Yūki Domain

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Site of one of the moats of Yūki Castle, administrative center of Yūki Domain

Yūki Domain (結城藩, Yūki-han) was a feudal domain under the Tokugawa shogunate of Edo period Japan, located in Shimōsa Province. It was centered at Yūki castle in what is now part of the city of Yūki, Ibaraki. It was ruled for most of its history by a branch of the Mizuno clan.


The Yūki clan was one of the eight leading samurai clans of the Kanto area from the Kamakura period. A younger son of Tokugawa Ieyasu, Hideyasu has been adopted by Toyotomi Hideyoshi as a possible heir, and after the birth of Hideyoshi’s son, was sent to become heir to the Yūki clan instead, adopting the name of Yūki Hideyasu. Following the Battle of Sekigahara, he was confirmed as daimyo of Yuki Domain in 1590, ruling until his transfer to Fukui Domain in 1601. The domain reverted to tenryō status, and remained vacant until the Genroku period.

In 1700, Mizuno Katsunaga, daimyo of Nishiya Domain in Noto Province was transferred to the revived Yūki Domain, where his descendents resided until the Meiji restoration. During the Boshin War, the domain was divided between supporters of the imperial cause, and supporters of the shogunate. The 10th daimyo, Mizuno Katsumoto had been adopted into the clan from Nihonmatsu Domain and was a strong supporter of the Tokugawa, whereas his adopted son and heir, Mizuno Katsuhiro supported the imperial side. Katsumoto assisted Tokugawa partisans capture Yūki castle, but his son assisted in its re-capture by pro-imperial troops. Katsuhiro was punished by the Meiji government with a reduction in revenues of 1000 koku and exile from the domain. Katsuhiro eventually became domain governor and presided over the absorption of the former domain into Ibaraki Prefecture in 1871 after the abolition of the han system.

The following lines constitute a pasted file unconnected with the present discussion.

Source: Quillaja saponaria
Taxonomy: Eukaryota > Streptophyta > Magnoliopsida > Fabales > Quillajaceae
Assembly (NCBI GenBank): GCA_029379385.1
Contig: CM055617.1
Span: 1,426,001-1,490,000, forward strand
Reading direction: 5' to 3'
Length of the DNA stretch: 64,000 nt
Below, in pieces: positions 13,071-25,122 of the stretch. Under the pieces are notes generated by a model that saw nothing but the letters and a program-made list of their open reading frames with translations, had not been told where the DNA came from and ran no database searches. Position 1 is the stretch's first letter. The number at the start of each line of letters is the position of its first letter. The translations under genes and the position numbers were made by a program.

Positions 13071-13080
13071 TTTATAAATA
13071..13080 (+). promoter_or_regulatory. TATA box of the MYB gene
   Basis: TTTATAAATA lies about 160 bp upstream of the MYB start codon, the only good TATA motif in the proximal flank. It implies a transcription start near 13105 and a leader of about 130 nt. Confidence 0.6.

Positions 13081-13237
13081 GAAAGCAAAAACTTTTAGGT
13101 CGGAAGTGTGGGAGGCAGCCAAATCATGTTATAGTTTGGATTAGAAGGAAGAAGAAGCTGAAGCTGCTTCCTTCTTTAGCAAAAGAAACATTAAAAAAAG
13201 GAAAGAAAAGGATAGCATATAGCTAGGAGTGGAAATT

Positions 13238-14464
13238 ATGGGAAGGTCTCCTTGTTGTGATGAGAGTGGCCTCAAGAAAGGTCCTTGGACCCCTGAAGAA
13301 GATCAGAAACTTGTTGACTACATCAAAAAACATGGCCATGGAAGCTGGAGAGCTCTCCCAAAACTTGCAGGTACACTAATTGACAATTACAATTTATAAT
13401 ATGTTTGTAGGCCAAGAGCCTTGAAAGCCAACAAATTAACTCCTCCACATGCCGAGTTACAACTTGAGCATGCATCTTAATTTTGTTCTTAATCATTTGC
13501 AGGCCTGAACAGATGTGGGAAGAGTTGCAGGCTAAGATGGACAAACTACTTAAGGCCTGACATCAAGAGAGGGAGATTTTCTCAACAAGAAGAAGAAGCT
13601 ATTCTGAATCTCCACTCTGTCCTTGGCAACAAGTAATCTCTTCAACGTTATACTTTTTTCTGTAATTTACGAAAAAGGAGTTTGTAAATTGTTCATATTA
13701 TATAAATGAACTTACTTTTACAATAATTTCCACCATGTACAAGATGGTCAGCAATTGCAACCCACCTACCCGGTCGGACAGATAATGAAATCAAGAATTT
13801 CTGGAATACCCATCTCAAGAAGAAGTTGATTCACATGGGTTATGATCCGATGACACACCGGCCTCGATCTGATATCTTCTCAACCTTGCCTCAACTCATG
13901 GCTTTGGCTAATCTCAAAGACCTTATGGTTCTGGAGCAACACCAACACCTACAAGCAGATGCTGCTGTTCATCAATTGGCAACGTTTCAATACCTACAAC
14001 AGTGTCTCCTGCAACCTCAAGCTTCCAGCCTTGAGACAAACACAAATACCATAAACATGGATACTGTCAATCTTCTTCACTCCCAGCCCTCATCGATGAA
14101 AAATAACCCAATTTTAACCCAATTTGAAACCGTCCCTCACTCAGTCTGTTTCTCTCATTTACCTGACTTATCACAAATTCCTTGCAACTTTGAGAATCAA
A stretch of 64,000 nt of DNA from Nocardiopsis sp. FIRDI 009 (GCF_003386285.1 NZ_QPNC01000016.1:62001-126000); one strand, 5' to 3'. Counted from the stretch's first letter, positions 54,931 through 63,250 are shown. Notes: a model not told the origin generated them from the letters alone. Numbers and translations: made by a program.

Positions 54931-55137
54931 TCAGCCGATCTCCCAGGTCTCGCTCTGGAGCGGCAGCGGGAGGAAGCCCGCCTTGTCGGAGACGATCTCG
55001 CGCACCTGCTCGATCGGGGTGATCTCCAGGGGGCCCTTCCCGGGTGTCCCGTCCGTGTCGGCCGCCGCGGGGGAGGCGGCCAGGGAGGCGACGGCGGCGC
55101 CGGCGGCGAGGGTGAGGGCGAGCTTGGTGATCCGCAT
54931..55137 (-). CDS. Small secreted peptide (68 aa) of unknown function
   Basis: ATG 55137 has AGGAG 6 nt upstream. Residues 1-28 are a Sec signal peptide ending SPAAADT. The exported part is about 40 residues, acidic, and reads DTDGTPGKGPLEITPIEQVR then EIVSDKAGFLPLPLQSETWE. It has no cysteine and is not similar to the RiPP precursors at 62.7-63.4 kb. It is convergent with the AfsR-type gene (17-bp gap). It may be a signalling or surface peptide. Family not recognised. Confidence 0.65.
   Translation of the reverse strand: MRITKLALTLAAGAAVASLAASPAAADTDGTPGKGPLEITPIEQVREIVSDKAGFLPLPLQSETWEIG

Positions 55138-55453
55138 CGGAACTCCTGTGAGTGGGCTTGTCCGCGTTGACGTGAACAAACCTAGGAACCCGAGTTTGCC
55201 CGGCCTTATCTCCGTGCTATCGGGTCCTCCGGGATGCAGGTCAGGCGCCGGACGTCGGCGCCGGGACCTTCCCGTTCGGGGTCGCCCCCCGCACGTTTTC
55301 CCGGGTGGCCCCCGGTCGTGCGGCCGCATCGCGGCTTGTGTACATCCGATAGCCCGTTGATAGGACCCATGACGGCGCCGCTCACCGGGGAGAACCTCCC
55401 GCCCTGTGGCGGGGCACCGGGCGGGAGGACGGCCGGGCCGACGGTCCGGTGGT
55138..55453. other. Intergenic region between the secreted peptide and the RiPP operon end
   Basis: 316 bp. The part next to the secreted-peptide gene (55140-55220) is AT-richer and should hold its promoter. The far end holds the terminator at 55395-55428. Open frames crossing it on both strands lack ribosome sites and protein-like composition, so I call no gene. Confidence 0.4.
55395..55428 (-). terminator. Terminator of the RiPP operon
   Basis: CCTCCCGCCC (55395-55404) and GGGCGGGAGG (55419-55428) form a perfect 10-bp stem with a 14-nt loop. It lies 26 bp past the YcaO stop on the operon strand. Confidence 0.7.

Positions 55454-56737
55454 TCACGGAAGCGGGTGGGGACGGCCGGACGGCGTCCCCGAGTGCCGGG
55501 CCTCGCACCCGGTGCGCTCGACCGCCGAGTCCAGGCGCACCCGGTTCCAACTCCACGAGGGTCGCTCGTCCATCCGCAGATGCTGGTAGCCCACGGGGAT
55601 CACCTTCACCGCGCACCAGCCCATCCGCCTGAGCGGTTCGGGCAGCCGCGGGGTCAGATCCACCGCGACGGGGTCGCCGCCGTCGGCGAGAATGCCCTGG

Holdings at the end of the Edo period[edit]

As with most domains in the han system, Yūki Domain consisted of several discontinuous territories calculated to provide the assigned kokudaka, based on periodic cadastral surveys and projected agricultural yields.[1][2]

List of daimyō[edit]

# Name Tenure Courtesy title Court Rank kokudaka
Mitsubaaoi.jpg Yūki clan (Shinpan) 1590-1601
1 Yūki Hideyasu (結城秀康) 1594–1600 Mikawa-no-kami (三河守) Lower 4th (従四位下) 100,000 koku
Alex K Hiroshima Fukushima kamon.svg Mizuno clan (fudai) 1601-1871
1 Mizuno Katsunaga (水野勝長) 1700–1703 Oki-no-kami (隠岐守) Lower 5th (従五位下) 18, 000 koku
2 Mizuno Katsumasa (水野勝政) 1703–1736 Hyuga-no-kami (日向守) Lower 5th (従五位下) 18,000 koku
3 Mizuno Katsunobu (水野勝庸) 1736–1749 Hyuga-no-kami (日向守) Lower 5th (従五位下) 18,000 koku
4 Mizuno Katsuchika (水野勝前) 1749–1763 Hyuga-no-kami (日向守) Lower 5th (従五位下) 18,000 koku
5 Mizuno Katsuoki (水野勝起) 1763–1783 Hyuga-no-kami (日向守) Lower 5th (従五位下) 18,000 koku
6 Mizuno Katsukata (水野勝剛) 1783–1800 Hyuga-no-kami (日向守) Lower 5th (従五位下) 18,000 koku
7 Mizuno Katsuzune (水野勝愛) 1800–1835 Hyuga-no-kami (日向守) Lower 5th (従五位下) 18,000 koku
8 Mizuno Katsuyuki (水野勝進) 1835–1859 Hyuga-no-kami (日向守) Lower 5th (従五位下) 18,000 koku
9 Mizuno Katsuto (水野勝任) 1859–1862 Hyuga-no-kami (日向守) Lower 5th (従五位下) 18,000 koku
10 Mizuno Katsutomo (水野勝知) 1862–1869 Hyuga-no-kami (日向守) Lower 5th (従五位下) 18,000->17,000 koku
11 Mizuno Katsuhiro (水野勝寛) 1869–1871 Hyuga-no-kami (日向守) Lower 5th (従五位下) 17,000 koku


  • Papinot, E (1910). Historical and Geographic Dictionary of Japan. Tuttle (reprint) 1972. 
  • Kodama Kōta 児玉幸多, Kitajima Masamoto 北島正元 (1966). Kantō no shohan 関東の諸藩. Tokyo: Shin Jinbutsu Ōraisha.

External links[edit]


  1. ^ Mass, Jeffrey P. and William B. Hauser. (1987). The Bakufu in Japanese History, p. 150.
  2. ^ Elison, George and Bardwell L. Smith (1987). Warlords, Artists, & Commoners: Japan in the Sixteenth Century, p. 18.